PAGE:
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   Re: XML Search Engine

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  • From: "Michael Kay" <M.H.Kay@eng.icl.co.uk>
  • To: <xml-dev@ic.ac.uk>
  • Date: Thu, 5 Nov 1998 12:27:12 -0000

>Hi all,
>Can anyone tell me where the difference lies in implementing a search
>engine for HTML and a search engine for XML.

The main difference is that in HTML the tagging is almost useless in
localising the query, whereas in XML it is potentially very valuable. Many
search engines support field-oriented query, e.g. find "Ireland" as a
surname; with the right input filter for XML it becomes possible to map XML
elements to the fields understood by the search engine, making such queries
a feasible proposition, which is not the case for HTML.

Switching thrreads, I am a little surprised by Tim's remarks on word
proximity versus character proximity. Confining our attention to European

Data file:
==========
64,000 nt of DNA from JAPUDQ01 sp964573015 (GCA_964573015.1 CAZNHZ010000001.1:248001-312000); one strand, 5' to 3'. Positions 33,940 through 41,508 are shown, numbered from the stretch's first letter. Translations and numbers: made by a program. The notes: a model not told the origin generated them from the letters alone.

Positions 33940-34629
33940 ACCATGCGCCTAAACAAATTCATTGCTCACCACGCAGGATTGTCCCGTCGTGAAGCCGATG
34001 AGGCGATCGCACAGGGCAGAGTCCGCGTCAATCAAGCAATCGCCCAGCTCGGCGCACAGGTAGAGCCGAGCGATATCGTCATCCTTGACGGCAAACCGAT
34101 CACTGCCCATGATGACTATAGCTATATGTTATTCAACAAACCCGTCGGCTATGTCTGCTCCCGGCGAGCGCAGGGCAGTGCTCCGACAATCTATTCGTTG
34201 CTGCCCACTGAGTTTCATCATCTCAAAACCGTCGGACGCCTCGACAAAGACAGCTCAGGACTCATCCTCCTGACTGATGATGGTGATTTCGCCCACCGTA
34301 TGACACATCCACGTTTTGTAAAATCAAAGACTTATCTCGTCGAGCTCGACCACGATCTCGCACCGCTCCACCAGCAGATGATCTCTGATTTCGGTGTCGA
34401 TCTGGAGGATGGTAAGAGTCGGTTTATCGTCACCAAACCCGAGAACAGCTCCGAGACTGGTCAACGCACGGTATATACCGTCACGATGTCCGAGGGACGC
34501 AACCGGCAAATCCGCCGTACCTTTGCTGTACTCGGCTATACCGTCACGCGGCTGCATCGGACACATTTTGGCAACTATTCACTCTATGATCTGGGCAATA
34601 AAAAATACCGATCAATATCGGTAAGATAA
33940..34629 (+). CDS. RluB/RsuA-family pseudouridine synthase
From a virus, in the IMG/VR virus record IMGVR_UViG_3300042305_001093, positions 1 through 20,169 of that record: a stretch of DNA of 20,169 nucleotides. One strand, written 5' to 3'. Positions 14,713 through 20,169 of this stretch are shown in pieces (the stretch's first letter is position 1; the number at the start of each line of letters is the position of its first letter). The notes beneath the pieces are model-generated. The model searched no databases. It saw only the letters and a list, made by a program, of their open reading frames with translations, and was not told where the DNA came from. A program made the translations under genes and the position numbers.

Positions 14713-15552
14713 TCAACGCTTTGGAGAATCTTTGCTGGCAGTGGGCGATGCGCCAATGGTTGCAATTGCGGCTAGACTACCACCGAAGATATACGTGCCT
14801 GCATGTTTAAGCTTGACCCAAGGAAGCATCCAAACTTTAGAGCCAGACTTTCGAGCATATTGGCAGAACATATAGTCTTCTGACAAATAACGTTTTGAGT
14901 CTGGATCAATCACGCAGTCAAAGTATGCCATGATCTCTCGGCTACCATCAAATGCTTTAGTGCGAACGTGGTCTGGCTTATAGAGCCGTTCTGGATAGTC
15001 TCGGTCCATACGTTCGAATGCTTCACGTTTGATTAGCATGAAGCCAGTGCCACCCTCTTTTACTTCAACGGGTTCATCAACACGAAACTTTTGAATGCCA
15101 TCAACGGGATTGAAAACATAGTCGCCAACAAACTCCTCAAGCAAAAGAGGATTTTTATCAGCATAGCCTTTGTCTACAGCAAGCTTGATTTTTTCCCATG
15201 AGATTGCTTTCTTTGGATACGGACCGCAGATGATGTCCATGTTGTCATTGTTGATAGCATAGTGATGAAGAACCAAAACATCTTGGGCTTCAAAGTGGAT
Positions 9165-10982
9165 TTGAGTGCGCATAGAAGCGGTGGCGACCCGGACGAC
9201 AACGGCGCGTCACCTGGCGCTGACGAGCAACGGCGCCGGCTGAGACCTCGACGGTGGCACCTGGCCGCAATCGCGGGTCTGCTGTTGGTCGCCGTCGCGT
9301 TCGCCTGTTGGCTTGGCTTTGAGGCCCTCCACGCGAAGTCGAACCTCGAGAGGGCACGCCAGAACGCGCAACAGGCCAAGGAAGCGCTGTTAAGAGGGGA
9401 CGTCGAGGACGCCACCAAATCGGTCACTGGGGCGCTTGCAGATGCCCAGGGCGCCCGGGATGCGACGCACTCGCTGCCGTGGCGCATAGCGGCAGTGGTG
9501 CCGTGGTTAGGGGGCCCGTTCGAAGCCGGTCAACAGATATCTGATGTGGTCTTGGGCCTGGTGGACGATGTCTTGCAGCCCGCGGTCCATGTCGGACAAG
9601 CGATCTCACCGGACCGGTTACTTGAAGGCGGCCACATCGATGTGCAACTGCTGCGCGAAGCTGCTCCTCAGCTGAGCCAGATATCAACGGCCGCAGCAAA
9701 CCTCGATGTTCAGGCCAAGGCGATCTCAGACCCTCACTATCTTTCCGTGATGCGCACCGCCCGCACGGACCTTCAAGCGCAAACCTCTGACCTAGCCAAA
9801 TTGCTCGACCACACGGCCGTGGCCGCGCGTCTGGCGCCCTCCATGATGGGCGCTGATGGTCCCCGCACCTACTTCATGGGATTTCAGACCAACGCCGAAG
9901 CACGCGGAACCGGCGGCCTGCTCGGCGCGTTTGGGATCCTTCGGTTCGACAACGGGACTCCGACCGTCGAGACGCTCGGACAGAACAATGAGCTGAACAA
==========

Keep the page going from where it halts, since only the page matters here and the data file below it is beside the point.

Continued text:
languages (as most search engines do), word proximity searching is a common
feature of the high-end search engines, whereas character proximity is
hardly found outside basic desktop tools like grep. Apart from anything
else, once you've done the word normalisation (normalising different
linguistic forms or spellings of the same word), character proximity is
meaningless. In the older boolean engines word proximity is used rather
mechanistically, in the newer engines it is used more subtly as part of a
statistical or linguistic approach to relevance ranking, but either way it
is an established feature of the scene, and it is not there on whim: the
search algorithms used are based on extensive research and benchmarking of
relevance and recall scores.

An interesting comparison of web search engines is at
http://www.netstrider.com/search/features.html ; this asserts that all the
well-known web search engines other than Lycos use word proximity matching.
(A good survey in spite of the fact that it fails to distinguish the
effectiveness of the query matcher from the effectiveness of the web

Mike Kay

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